• The middle latency AEP have several variable peaks
with latency of 10-50 msec and with amplitude of about
1 uv, they probably reflect early cortical excitation.
• The long latency AEPs beginning after 50sec and having
peak of 1-10uv, represent later cortical excitation.
The Central Auditory System (The Brain)
• The sound information, re-encoded, travels down the
vestibulo-cochlear nerve, through intermediate
stations such as the cochlear nuclei and superior
olivary complex of the brainstem and the inferior
colliculus of the midbrain, being further processed at
each waypoint. The information eventually reaches
the thalamus, and from there it is relayed to the
cortex. In the human brain, the primary auditory
cortex is located in the temporal lobe. Associated
anatomical structures include
• Cochlear nucleus
• Trapezoid body
• Superior olivary complex
The cochlear nucleus is the first site of the neuronal processing
of the newly converted “digital” data from the inner ear. This
region is anatomically and physiologically split into two regions,
the dorsal cochlear nucleus (DCN), and ventral cochlear nucleus
The Trapezoid body is a bundle of decussating fibers in the
ventral pons that carry information used for binaural
computations in the brainstem.
Superior olivary complex
The superior olivary complex is located in the pons, and
receives projections predominantly from the ventral cochlear
nucleus, although the posterior cochlear nucleus projects there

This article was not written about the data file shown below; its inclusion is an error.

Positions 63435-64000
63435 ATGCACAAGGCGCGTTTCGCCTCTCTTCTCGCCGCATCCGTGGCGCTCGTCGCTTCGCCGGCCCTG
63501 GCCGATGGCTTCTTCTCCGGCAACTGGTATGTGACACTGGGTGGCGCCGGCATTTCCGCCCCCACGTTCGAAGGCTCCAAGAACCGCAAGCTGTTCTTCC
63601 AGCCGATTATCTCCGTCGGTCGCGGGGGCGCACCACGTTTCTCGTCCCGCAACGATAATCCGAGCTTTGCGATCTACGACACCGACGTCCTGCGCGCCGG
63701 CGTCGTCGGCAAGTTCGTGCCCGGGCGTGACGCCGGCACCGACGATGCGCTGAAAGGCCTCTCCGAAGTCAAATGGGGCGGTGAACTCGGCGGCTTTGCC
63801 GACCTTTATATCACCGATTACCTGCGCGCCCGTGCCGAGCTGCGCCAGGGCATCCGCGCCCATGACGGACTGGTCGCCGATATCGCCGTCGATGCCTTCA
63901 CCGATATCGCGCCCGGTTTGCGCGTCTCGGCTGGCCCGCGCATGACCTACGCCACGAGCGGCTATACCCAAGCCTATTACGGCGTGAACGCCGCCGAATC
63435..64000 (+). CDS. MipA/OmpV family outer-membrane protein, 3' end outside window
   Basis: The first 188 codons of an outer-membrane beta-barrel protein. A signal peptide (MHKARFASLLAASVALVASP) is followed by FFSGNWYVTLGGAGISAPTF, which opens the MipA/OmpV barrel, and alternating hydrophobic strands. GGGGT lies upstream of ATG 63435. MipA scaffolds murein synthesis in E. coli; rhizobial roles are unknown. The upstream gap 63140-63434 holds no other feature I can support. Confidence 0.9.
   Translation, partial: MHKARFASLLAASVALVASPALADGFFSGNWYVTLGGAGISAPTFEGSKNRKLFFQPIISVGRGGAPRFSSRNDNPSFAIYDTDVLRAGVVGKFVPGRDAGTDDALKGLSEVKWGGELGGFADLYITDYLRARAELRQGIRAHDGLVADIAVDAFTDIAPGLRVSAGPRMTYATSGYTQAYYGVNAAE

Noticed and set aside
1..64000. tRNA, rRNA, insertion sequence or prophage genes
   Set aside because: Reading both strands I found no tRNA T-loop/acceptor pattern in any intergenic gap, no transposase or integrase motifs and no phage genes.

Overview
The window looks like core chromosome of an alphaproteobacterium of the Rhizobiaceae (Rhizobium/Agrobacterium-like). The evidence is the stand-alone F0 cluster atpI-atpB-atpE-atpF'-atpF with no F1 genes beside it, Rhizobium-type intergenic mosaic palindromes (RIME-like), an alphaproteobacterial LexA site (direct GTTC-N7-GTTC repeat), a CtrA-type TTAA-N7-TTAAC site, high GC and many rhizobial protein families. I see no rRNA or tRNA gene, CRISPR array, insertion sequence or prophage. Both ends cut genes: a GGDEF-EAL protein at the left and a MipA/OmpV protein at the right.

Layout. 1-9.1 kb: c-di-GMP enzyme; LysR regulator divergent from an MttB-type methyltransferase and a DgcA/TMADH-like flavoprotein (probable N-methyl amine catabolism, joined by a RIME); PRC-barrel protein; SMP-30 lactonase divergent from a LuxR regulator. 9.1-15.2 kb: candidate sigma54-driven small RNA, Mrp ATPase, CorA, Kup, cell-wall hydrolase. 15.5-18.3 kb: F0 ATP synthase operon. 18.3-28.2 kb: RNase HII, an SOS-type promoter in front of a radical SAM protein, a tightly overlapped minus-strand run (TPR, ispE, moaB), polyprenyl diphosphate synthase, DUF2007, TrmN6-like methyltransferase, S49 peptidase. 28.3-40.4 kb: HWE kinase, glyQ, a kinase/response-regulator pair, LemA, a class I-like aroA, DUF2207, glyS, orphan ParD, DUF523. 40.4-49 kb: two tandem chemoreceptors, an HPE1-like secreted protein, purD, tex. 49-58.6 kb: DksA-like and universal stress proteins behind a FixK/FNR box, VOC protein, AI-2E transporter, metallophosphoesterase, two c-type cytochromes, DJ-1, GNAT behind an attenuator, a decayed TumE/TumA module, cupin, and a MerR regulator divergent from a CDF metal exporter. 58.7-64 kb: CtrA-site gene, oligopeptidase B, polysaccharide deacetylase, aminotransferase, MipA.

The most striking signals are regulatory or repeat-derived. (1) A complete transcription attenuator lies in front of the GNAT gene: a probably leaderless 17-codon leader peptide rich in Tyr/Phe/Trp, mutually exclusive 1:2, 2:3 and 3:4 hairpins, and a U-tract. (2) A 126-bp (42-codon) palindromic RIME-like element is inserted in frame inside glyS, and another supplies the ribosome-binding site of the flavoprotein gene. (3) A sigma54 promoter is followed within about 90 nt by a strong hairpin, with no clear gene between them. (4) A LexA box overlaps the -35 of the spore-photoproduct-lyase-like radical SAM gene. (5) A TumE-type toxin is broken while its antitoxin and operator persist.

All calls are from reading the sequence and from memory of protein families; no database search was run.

as well, via the ventral acoustic stria.
The lateral lemniscus is a tract of axons in the brainstem
that carries information about sound from the cochlear
nucleus to various brainstem nuclei and ultimately the
contralateral inferior colliculus of the midbrain.
• Inferior colliculi
• The Inferior colliculi (IC) are located just below the visual
processing centers known as the superior colliculi. The
central nucleus of the IC is a nearly obligatory relay in the
ascending auditory system, & most likely acts to integrate
information (specifically regarding sound source
localization from the superior olivary complex & dorsal
cochlear nucleus) before sending it to the thalamus and
Medial geniculate nucleus
• The medial geniculate nucleus is part of the thalamic relay
• Primary auditory cortex
• The primary auditory cortex is the first region of cerebral
cortex to receive auditory input.
• Perception of sound is associated with the left posterior
superior temporal gyrus (STG). The superior temporal gyrus
contains several important structures of the brain,
including Brodmann areas 41 and 42, marking the location
of the primary auditory cortex, the cortical region